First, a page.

India’s Integrated Defence Communication Network (DCN)

India’s first Integrated Defence Communication Network (DCN) was dedicated to the nation by the Defence Minister on 1 July 2016.  DCN is a state-of-the-art strategic, exclusive, secure communication network. It is imperative for augmenting Network-Centric Warfare (NCW). DCN will ensure Network Centricity across the three services, Integrated Defence staff (IDS) and Strategic Forces Command (SFC). It was developed as a part of the armed forces pursuit of modernising military communications system. It was planned to be developed as an exclusive strategic communication network more than a decade ago. But after a long delay, the project was finally given a nod for development in 2013.

Questions & Answers

  • Where and how the DCN was designed and developed?
  • What are the salient features of DCN?
  • What is the significance of DCN?
  • What are the criticisms?
  • Why there exists low priority to strategic projects like DCN?
  • What is the way forward?
Where and how the DCN was designed and developed?

The contract for designing and developing the network was awarded to the Information technology services, distribution and digital solutions company, HCL Infosystems. Hence, DCN is fully designed and developed in India.

HCL Infosystems has closely worked with the Indian Defence sector on various other projects too. It has worked with the Air Force to deploy The Air Force Network (AFNet) and AFCEL (Air Force Cellular Network). AFNet is the first network of its kind which interlinks major installations throughout the country on a high bandwidth network.

What are the salient features of DCN?
  • The fully secure DCN is the largest single satellite network spread across the country in the Indian defence Forces.
  • It is a strategic, exclusive, highly secure and scalable system and has a pan-India reach from Ladakh to the North East to island territories.
  • The tri-communication network makes voice data and video data accessible to the three services over a secured network with adequate redundancy.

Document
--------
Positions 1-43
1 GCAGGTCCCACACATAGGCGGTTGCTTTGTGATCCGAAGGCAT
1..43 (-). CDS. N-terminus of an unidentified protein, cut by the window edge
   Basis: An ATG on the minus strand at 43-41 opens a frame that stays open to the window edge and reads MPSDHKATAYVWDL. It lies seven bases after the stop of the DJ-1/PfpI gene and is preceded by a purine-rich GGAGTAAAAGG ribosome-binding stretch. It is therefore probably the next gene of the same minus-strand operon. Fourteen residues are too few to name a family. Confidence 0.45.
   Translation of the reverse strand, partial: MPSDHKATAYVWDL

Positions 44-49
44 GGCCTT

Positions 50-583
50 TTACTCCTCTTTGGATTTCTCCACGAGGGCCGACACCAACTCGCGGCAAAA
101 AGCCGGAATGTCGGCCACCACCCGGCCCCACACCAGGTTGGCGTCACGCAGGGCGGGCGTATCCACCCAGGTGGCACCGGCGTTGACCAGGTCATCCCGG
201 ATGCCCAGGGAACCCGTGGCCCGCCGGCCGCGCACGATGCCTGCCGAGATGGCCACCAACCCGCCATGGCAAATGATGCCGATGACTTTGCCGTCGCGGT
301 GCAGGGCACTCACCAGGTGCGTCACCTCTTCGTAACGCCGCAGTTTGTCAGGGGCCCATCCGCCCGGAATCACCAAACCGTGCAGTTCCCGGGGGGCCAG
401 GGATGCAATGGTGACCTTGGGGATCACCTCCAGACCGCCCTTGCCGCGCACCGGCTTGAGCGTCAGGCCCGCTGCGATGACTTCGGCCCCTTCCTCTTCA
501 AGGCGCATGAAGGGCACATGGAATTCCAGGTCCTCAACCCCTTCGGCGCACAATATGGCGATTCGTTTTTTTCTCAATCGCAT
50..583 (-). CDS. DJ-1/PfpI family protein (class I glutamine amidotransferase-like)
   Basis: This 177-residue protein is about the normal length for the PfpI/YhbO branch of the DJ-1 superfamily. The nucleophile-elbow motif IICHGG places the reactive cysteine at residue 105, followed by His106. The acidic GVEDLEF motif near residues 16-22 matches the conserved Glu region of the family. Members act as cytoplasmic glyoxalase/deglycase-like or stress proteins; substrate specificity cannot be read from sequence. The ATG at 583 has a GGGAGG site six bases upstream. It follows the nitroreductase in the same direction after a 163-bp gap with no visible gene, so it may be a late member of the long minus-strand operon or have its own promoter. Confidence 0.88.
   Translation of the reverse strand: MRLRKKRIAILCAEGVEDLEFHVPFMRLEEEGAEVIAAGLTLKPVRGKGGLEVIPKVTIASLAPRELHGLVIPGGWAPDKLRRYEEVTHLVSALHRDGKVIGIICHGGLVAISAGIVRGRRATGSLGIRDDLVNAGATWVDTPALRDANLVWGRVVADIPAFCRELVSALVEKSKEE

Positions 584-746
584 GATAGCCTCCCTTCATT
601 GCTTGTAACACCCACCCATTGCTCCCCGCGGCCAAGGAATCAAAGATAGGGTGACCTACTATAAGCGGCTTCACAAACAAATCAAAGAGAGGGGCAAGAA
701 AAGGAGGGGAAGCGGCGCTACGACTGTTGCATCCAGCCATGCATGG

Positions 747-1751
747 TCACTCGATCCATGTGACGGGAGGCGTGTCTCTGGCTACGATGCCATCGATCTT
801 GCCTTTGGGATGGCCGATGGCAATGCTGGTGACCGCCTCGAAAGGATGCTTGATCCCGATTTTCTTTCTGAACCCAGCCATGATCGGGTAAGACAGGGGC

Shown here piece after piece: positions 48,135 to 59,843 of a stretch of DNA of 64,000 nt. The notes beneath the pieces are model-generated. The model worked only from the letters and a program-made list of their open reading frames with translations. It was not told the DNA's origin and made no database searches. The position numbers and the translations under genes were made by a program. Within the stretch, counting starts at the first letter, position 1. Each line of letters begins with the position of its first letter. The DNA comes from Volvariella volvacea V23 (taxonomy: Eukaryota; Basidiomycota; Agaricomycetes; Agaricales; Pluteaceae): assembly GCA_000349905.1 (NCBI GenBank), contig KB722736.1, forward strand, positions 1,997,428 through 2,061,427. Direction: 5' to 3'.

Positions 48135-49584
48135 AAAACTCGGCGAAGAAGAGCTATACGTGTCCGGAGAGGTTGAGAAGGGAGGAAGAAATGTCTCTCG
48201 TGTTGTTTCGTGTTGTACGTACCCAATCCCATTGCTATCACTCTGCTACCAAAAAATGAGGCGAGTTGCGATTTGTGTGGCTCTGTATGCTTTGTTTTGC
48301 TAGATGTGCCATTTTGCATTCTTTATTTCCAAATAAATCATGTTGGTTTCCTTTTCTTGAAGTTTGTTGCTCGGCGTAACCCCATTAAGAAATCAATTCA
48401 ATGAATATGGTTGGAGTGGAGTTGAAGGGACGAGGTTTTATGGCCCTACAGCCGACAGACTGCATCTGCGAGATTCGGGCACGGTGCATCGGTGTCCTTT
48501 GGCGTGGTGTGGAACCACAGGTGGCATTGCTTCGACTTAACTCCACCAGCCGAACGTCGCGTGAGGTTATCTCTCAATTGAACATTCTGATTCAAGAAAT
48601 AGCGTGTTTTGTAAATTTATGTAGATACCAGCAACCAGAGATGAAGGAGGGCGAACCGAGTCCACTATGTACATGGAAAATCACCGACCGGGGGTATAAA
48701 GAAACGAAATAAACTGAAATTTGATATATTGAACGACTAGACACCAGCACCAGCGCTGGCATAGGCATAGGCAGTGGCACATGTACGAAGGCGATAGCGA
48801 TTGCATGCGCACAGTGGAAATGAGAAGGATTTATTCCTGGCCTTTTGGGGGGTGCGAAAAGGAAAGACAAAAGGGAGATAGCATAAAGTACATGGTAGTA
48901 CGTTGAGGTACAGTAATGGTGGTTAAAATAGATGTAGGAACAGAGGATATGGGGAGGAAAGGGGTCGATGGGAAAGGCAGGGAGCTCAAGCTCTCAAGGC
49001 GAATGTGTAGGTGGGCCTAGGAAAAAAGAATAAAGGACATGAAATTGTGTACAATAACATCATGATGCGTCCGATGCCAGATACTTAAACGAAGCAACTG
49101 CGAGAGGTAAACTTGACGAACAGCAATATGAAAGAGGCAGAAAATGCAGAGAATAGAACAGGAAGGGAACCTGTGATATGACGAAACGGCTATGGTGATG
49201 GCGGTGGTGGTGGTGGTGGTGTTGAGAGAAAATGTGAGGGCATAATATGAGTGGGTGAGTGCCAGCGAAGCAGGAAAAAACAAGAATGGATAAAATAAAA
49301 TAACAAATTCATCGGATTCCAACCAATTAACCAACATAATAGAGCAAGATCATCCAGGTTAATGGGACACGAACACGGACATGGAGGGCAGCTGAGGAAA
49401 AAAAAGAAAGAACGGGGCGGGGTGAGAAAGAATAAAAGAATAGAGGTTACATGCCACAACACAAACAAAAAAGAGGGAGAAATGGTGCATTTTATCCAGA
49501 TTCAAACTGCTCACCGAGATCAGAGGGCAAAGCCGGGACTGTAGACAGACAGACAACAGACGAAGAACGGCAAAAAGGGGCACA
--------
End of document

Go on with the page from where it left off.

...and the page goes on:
• It is capable of working on both terrestrial as well as satellite mode of communication and can also be fixed onboard different military vehicles.
What is the significance of DCN?
  • It will help the armed forces and the Special Forces Command to share situational awareness for a faster decision-making process. Hence, it will help in improving the prompt response time due to the integrated technology.
  • It will ensure network centricity across the three services, Integrated Defence Staff (IDS) and the Strategic Forces Command (SFC).
  • It will help in bolstering the prowess of the defence forces during critical operations and rescue missions.
  • It acts as a proof of strength of the Indian industry. Initially it was planned to import the system. With the indigenous development, it has reaffirmed the capability of the Indian industries and acts as a boost to the Make in India Programme.
What are the criticisms?

Though, DCN has been inaugurated, it did not include the common software for effective integration between the three services and hence, the significant handshake between the services is missing. So, now the military has the strategic communication capacity but will not be able to communicate effectively.

At present, the intranets of the three services are interoperable. Hence, they do not talk to each other. In addition, the common standards and protocols, commonality of hardware have not been so far developed, though technological solutions exist. If the three services proceed to develop their own software then the issues of interoperability, cost and time overruns may crop up and make the functioning of DCN sub-optimal.

Why there exists low priority to strategic projects like DCN?

The primary reason cited for this state of affairs is the lack of integration between Headquarters of the Integrated Defence Staff (IDS) and the Ministry of Defence. The lack of integration and interoperability issues continues to delay such strategic projects.

Secondly, citing secrecy, DRDO grabs all the projects of this nature. But, the organization was found to possess dismal record in meeting software requirements of the military projects. The organization’s Centre for Artificial Intelligence and Robotics (CAIR) is found to be incapable of developing security solutions and actively outsources many projects of this nature. This results in undue delay in commissioning projects of strategic importance. For instance, the Army Strategic Operational Information Dissemination System (Astroids) was sanctioned to be developed by the DRDO’s Institute of System Studies and Analysis (ISSA) in 1995. But the project made no significant progress and was shut down in 2002. Phase 2 of the same project was again awarded to the ISSA in 2006. However, the organization was unable to meet the requirements and the project was also foreclosed.

What is the way forward?

The evolving geostrategic environment requires synergised responses from the three services. Military alone cannot handle such threats. Realizing this, the Government should take proactive steps. Immediate steps have to be taken to develop the common software for making DCN operational. As done for the development of DCN, the contract for developing the common software may also be granted to the private sector as anyways DRDO is outsourcing such projects.